The first storm system of 2022 produced severe storms and flooding rains from Arkansas to the mid-Atlantic, ahead of a major cool down that will remind residents in the eastern half of the nation that the country is in the heart of winter.
Some of the areas that were hardest hit included northern Alabama, Tennessee and southern Kentucky where wind damage and flooding were reported. At least seven tornadoes have been confirmed in Kentucky as of Sunday. Survey crews will continue working on Monday to determine if damage across Logan and Green Counties was also from tornadoes.
The National Weather Service in Paducah, Kentucky, said a survey team has found damage consistent with an EF-2 tornado in Hopkinsville. While the survey will continue, preliminary information showed winds were near 115 mph with a part of about 125 yards.
The NWS also said survey teams on the south side of Bowling Green near Cave Mill Road have found damage consistent with at least an EF-0, with maximum winds of 85 mph and straight-line wind damage of 75 mph. The NWS also confirmed an EF-0 tornado in Hart County which ripped the roofs off a couple of outbuildings.
Another tornado was confirmed in Madison County, Kentucky. The NWS said damage consistent with an EF-1 tornado was found and winds so far are estimated to have been 90 mph. Barron County near Glasgow, Marion County, Madison County, and Taylor County also reported damage from EF-0 tornadoes.
The Storm Prediction Center received more than 50 reports of wind damage across five states on Saturday night.
Kentucky hit hard again
The Governor of Kentucky issued a state of emergency after some parts of the state saw nearly half a foot of rain and dealt with tornado-warned storms.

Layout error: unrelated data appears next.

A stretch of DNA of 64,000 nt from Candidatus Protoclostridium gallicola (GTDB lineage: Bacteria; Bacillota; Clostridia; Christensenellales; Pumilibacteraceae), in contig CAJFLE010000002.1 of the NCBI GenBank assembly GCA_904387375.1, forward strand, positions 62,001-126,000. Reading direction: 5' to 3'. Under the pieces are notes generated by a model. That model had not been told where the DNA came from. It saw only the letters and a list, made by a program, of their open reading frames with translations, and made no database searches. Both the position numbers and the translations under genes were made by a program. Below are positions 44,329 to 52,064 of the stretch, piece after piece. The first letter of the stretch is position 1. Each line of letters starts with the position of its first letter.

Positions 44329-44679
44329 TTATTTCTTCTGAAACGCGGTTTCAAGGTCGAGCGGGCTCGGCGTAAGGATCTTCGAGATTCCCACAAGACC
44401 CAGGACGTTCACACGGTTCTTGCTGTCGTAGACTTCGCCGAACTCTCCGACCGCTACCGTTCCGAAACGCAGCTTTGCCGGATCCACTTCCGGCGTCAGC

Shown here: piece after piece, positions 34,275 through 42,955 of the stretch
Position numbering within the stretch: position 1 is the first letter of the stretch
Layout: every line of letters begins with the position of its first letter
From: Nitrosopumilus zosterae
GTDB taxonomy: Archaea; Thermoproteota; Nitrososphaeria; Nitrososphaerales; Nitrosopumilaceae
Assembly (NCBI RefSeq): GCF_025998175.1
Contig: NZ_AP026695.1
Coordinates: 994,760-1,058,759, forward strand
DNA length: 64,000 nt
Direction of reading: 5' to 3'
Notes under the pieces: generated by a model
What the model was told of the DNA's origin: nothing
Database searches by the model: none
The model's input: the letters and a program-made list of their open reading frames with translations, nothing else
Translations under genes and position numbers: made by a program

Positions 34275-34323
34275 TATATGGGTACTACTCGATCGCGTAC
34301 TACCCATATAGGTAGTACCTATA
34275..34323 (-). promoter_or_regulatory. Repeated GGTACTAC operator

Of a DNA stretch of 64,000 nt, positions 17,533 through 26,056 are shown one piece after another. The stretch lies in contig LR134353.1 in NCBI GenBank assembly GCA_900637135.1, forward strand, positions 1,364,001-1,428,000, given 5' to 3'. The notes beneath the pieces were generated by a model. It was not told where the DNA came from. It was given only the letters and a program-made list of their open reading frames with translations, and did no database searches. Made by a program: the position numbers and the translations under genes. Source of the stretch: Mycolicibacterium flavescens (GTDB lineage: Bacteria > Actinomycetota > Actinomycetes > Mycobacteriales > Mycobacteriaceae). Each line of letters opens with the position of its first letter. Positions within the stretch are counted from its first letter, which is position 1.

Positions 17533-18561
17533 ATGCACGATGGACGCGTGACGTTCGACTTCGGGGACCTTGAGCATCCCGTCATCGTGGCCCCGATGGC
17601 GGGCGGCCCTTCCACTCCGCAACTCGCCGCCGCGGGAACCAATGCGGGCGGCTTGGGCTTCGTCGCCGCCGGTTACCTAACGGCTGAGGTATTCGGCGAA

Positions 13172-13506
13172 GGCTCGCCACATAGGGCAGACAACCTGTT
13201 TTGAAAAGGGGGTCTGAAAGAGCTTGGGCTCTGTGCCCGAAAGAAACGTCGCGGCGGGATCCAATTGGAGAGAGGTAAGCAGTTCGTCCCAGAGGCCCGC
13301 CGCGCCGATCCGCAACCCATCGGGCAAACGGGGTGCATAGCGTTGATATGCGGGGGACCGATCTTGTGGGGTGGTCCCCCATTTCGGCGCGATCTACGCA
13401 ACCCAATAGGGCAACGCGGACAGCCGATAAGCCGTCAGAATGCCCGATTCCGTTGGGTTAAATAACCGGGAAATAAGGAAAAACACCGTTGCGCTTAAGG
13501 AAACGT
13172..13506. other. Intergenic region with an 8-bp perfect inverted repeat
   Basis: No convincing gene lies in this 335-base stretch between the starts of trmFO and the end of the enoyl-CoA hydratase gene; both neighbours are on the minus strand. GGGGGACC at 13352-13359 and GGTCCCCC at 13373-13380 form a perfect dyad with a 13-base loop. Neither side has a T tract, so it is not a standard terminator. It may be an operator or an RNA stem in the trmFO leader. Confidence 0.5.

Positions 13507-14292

"Unfortunately, we continue to experience severe weather in the commonwealth as we move into the new year, with impacts across our south central counties experiencing heavy rainfall, flash flooding, tornado strikes and continuous squall lines," said Michael Dossett, director of Kentucky Emergency Management.
Significant damage was reported around the Bowling Green area, where Western Kentucky University captured a supercell thunderstorm on camera.
Several homes and businesses were damaged, but luckily there were no reports of any fatalities.
In addition to the damaging winds, the severe storms produced torrential rainfall leading to flash flooding.
Casey County, Kentucky, reported over 5 inches of rain.
National Weather Service meteorologists have been touring damaged regions Sunday, and that is expected to continue into Monday to determine what type of mode of severe weather was responsible for the damage in the Bluegrass State.
The storm system came less than a month after a tornado outbreak in December damaged thousands of homes, displacing more than 1,000 Kentuckians.
Tornados moved through Alabama
Several counties in northern Alabama were put under tornado warnings on Saturday evening as meteorologists detected rotation in storm cells.
Several damage reports were centered around the state’s largest city of Huntsville where an EF-0 tornado touched down near New Market.
The Madison County Sheriff reported roof damage to several homes and businesses after the severe storms rolled through.
NWS meteorologists confirmed an EF-1 tornado in Limestone County as well. The storm snapped trees and tore off sections of roof.
Confirmed tornado in Georgia
Survey crews confirmed an EF-1 tornado near Villa Rica, Georgia uprooted trees and tore siding from homes.